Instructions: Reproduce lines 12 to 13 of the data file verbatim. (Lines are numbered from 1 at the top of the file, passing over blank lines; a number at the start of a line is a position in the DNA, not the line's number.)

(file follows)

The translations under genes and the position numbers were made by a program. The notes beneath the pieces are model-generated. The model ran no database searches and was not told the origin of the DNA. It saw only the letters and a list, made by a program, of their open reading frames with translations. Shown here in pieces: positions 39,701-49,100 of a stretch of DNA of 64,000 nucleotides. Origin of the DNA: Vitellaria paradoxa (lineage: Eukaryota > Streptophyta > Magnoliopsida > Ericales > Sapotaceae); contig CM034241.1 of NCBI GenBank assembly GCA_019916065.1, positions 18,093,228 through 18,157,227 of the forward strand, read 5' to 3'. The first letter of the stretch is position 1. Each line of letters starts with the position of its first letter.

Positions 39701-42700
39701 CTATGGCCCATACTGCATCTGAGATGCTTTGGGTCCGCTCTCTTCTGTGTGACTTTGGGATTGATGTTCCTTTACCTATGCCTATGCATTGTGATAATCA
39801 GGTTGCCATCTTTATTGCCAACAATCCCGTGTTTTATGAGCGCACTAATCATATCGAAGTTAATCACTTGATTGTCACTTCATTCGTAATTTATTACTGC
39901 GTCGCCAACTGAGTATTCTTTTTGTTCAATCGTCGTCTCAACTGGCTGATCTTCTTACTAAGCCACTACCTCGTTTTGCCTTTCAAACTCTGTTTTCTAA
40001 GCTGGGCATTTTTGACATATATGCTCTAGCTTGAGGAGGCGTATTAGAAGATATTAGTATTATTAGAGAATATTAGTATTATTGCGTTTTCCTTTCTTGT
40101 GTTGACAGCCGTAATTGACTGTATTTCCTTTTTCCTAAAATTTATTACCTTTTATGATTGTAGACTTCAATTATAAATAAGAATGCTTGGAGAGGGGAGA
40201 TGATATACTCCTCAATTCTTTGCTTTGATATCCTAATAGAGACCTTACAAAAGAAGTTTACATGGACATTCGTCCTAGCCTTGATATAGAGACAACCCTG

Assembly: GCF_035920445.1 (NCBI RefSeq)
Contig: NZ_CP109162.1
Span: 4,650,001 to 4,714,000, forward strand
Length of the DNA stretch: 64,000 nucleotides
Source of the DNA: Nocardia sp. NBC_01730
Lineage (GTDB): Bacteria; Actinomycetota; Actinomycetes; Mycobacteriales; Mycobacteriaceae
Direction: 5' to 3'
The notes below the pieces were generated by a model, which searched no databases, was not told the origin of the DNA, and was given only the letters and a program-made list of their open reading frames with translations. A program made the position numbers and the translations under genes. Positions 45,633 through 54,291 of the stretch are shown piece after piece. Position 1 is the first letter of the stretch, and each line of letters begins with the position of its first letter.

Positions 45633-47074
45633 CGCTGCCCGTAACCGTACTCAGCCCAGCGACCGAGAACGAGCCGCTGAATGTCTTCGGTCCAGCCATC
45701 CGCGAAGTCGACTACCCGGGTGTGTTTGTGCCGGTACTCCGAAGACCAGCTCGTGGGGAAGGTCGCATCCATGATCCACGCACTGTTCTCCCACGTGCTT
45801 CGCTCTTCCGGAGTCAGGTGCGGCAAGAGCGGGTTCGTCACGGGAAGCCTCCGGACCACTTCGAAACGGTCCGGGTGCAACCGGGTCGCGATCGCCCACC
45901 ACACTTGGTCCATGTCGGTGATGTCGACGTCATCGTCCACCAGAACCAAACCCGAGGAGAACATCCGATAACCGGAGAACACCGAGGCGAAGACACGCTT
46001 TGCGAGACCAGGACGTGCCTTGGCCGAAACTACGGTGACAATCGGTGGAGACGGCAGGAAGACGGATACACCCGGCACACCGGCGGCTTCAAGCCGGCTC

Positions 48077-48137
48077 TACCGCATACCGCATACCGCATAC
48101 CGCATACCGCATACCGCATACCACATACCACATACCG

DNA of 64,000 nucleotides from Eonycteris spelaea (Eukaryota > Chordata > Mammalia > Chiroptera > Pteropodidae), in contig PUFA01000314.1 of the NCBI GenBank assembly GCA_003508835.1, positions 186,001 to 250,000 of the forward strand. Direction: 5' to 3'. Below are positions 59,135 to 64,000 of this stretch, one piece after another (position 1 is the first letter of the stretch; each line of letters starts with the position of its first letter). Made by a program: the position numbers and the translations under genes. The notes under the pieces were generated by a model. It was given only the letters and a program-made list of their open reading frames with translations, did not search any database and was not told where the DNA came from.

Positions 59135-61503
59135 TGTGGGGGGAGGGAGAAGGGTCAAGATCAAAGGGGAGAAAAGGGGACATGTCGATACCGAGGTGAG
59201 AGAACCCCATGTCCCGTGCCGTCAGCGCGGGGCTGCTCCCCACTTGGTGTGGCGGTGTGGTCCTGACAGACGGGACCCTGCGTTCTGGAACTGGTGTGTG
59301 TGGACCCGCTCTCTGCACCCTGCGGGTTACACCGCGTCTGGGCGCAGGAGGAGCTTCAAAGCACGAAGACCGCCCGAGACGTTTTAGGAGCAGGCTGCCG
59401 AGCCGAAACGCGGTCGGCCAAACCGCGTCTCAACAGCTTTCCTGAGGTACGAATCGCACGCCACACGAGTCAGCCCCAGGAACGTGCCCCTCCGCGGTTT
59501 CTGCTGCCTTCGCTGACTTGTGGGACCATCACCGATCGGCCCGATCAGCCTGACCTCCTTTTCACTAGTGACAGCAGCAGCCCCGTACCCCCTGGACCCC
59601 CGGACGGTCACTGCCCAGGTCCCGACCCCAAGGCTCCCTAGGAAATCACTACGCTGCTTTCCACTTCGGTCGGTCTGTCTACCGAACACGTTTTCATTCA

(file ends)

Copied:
Length of the DNA stretch: 64,000 nucleotides
Source of the DNA: Nocardia sp. NBC_01730